Parent’s Blog

On Thursday, B. came into the Dragon Coding Club, but indicated he wasn’t going to be able to stay–he was doing a physics experiment. The Dragon Coders were still settling in, chatting and snacking, when a voice down the hall called out something about “experiencing a universe beyond the laws of classical physics”. Of course, at The Dragon it is framed like a quest. So the rest of us came along with B. to the darkened room see the experiment in action. 

Physics teacher Ting Wang and his students had set up an after-school extension to the physics class to show a variant of the (amazing) wave-partial duality experiment called “Young’s Double Slit Experiment”. It also happens to have been one of the experiments that essentially overturned human understanding of the nature of light and later of matter; or as a student pointed out, [WAS this a student or a member of the scientific community?] “in classical physics it just shouldn’t do this”.  Dragon’s replication was MacGyver’d together with a hair, Scotch tape and a laser pointer aimed at a whiteboard on the far side of the room. A student traced the interference pattern on the whiteboard. (With a bit of trigonometry, this pattern  can ultimately be used to measure either the diameter of the hair or the wavelength of the light ).  The students, always curious, moved on to discussing some unexpected vertical effects on the beam of light, and to exploring whether there could be marks on the lens or diffraction from a small opening.  Everyone was pretty excited and busy speculating about further interesting and sometimes tangential extensions to this experiment (from the strange effects of measurement on light, to philosophical implications of entanglement, etc.)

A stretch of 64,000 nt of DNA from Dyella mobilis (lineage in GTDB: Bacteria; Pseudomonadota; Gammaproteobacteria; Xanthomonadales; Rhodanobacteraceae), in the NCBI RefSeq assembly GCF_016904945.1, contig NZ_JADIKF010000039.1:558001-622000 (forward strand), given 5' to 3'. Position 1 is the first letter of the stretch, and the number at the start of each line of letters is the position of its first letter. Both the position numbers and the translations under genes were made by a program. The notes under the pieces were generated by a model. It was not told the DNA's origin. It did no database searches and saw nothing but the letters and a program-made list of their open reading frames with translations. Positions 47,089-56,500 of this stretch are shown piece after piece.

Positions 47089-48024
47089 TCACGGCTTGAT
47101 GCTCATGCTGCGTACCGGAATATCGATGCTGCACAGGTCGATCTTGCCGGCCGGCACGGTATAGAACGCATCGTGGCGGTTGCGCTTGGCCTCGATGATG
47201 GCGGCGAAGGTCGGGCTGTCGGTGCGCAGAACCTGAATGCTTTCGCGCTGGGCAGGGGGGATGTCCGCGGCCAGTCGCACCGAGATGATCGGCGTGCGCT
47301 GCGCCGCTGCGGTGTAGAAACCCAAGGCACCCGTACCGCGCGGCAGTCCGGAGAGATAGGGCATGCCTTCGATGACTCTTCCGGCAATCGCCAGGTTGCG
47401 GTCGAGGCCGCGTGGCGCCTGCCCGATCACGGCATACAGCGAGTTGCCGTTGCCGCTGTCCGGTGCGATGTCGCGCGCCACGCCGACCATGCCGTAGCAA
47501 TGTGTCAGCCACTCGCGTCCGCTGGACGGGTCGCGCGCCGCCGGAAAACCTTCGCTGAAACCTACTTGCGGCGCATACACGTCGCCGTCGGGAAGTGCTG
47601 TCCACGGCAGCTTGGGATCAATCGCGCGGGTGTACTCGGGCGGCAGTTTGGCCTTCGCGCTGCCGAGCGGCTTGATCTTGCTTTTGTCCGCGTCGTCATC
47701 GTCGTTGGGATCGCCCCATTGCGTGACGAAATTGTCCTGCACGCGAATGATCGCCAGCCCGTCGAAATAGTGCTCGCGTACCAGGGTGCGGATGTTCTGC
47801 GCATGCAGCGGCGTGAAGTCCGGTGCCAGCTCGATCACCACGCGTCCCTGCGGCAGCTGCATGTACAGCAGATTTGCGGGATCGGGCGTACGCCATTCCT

It struck me that it was an amazing science experience that almost off-handedly touched on the ideas of curiosity, hypothesis and experimentation., seriously engaging with each other about big ideas while bringing experiments down to earth.  I was initially going to describe it as “accessible” to the Dragon scholars, but, that is very much the wrong word because “accessible” and “down to earth” still sound too passive.  It was really much more about “nurturing the seed” or “lighting the fire” than it was about “filling the vessel”.

I shared the story with my older son, who has done this experiment in grade 12 physics at another great school.  In his case it was done in class with some fancy looking lasers and a diffraction grating presumably ordered from some science education store.  I understand the experiment was presented as a “sage on stage” and produced no interesting anomaly or exploration. He honestly loved the idea of how much better it would have been to have experienced the $5 dollar laser pointer + hair+ whiteboard version, especially when followed up with the “real” experimental dialog. 

As he was facilitating and encouraging the group, I am not sure whether Mr. Wang even noticed the experience as being particularly unique per se; perhaps it’s routine for that class. But I wanted to pass along that it was awesome and highlight it was special in a couple of ways that those of us who have studied and love science really appreciate.  In my opinion it was a great example of what, at its best, the Dragon Academy can be.


–A Dragon Father